I liked letterland too. There used to be a jigsaw as well as a book containing the letters and individual books for each letter. We also had some foam letters which stuck on the tiles at bath time and could build up into words later on. Our DCs loved them and it wasn't like work, just fun at bathtime.
www.sparklebox.co.uk has some fab literacy (and numeracy) resources. It has alphabet books that you can print off.
My ds (also 4) first learned the alphabet with Letterland characters and still enjoys playing the computer game they do. We also play 'knock, knock' with the Letterland flash cards which makes learning his letters fun.
He started with Letterland at nursery and moved on to Jolly Phonics which I must say I find a bit tedious (silly actions imo).
We also have magnetic letters on the fridge.
The other resource his nursery used was www.sweetcounter.co.uk
I would check with the school too they will have their preferred method.
Approach Letterland with caution. A lot of primary teachers (me included hate it). A lot of schools are going down the Jolly Phonics route. The actions maybe annoying(I'm currently reliving them through dtwins) but they work.
Jolly Phonics also ensures you pronounce the sounds correctly and has no distractions ie letters with faces on etc. Letterland just clutters the child's brain when it should be focusing on the letter and it's sound.
I just read 100s of quality picture books to my boys and we looked at a quality alphabet picture book once,that seemed to do the job. We had foam letters in the bath too. They just turned 5 last week,have never done flash cards etc. Their excellent teacher now sends all the more complex Jolly Phonics sounds and actions home so we do that as we've been requested to.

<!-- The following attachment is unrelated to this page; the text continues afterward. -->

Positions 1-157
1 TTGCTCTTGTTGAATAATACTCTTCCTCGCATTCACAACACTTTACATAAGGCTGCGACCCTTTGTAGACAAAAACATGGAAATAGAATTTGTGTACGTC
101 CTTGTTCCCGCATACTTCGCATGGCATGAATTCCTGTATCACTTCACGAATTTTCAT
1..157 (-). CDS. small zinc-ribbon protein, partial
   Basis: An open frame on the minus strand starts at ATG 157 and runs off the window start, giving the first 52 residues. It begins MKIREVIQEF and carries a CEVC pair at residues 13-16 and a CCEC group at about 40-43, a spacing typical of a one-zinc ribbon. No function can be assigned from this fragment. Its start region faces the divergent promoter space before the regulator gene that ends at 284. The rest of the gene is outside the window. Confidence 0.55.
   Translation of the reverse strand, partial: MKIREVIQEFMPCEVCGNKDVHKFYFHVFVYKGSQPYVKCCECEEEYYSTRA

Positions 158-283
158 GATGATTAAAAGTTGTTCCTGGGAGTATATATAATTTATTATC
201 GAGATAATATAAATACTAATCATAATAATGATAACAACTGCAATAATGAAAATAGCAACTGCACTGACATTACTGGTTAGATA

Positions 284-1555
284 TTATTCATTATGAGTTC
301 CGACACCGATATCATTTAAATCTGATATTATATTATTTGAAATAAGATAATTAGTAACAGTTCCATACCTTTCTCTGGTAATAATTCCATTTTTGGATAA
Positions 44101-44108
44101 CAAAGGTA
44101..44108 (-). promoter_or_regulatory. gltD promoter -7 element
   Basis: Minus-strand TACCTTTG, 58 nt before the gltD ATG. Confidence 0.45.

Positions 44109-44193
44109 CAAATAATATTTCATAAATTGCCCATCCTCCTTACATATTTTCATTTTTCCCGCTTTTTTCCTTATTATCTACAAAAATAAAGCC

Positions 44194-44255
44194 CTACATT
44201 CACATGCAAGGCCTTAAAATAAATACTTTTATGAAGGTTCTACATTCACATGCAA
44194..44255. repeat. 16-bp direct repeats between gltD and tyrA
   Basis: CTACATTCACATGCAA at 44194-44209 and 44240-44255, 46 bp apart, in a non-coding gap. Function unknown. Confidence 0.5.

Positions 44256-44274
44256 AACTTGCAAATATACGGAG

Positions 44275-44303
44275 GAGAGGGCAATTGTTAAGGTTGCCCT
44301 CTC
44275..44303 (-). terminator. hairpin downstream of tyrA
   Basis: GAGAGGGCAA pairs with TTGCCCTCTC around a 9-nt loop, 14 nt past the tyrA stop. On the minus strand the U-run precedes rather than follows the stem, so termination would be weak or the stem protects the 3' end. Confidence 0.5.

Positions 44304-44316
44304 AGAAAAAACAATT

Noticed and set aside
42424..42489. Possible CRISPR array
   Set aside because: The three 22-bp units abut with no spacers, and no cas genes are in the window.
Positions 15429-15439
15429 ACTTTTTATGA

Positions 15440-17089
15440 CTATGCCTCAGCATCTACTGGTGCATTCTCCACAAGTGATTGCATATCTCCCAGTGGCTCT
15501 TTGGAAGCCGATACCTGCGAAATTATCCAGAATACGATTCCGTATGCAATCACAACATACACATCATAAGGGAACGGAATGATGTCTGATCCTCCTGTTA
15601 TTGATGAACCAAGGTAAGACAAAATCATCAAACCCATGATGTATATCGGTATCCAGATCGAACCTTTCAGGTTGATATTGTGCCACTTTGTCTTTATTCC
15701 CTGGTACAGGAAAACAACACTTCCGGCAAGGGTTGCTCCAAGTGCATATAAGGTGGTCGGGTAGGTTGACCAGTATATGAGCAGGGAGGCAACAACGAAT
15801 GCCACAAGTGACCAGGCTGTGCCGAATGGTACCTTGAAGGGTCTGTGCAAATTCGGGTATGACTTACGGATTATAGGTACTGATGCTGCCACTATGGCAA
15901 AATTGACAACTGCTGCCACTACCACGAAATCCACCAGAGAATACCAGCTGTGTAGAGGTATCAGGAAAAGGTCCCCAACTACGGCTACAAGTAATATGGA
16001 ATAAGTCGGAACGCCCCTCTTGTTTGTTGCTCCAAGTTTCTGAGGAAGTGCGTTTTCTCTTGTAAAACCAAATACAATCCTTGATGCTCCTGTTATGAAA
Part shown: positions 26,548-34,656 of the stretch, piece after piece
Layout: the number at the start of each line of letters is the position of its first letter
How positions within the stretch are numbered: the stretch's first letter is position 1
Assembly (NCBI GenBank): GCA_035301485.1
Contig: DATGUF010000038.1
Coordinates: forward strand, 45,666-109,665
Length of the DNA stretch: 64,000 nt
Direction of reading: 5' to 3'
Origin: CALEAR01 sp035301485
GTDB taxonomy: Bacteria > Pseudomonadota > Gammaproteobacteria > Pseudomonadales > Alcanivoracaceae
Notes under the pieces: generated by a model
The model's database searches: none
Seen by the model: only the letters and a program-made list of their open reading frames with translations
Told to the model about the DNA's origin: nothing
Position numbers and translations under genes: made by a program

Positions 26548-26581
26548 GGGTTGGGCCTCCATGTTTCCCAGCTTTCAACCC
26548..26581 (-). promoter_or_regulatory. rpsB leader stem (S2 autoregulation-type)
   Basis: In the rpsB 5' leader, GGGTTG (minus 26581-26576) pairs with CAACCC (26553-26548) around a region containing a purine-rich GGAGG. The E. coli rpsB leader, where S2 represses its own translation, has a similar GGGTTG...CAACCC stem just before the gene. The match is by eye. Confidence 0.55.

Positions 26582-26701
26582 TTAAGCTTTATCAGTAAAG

Reading should be interactive too - reading WITH rather than reading TO! Lots of discussion of the pictures - what do you think's going to happen next? Can you find a big Buh or a Duh - look that cat's called Tom - that's tuh oh mm - can you find that in the story? And so on and so forth. I really think using books is much the best way to go.
I found Letterland easier to learn than JP (!) which meant I got the letter sounds write. I find the actions with JP a bit odd - eg turning your head from side to side for 't' as if you're watching a tennis game. I don't know many 3 yr olds that are avid tennis fans! The Letterland charcters introduce both the sound and the way of writing the letter which I found worked really well with my ds who seems to have a very visual memory. JP works well for children who need to be doing an action to make the letter sound stick. My ds will only do the letter actions under protest and I've had to start using the resources from Sparklebox to maintain his interest.
I hadn't used flashcards before this term (ds just started in reception) but he seems to have lost confidence in literacy (won't do cvc words at school and won't show them what he learnt at nursery). His NT suggested the knock knock game - we take it in turns in inviting Letterland characters (hidden on the reverse side of a plain letter). The more letters he gets right the more characters can come to the party. Seems to keep his interest more than JP.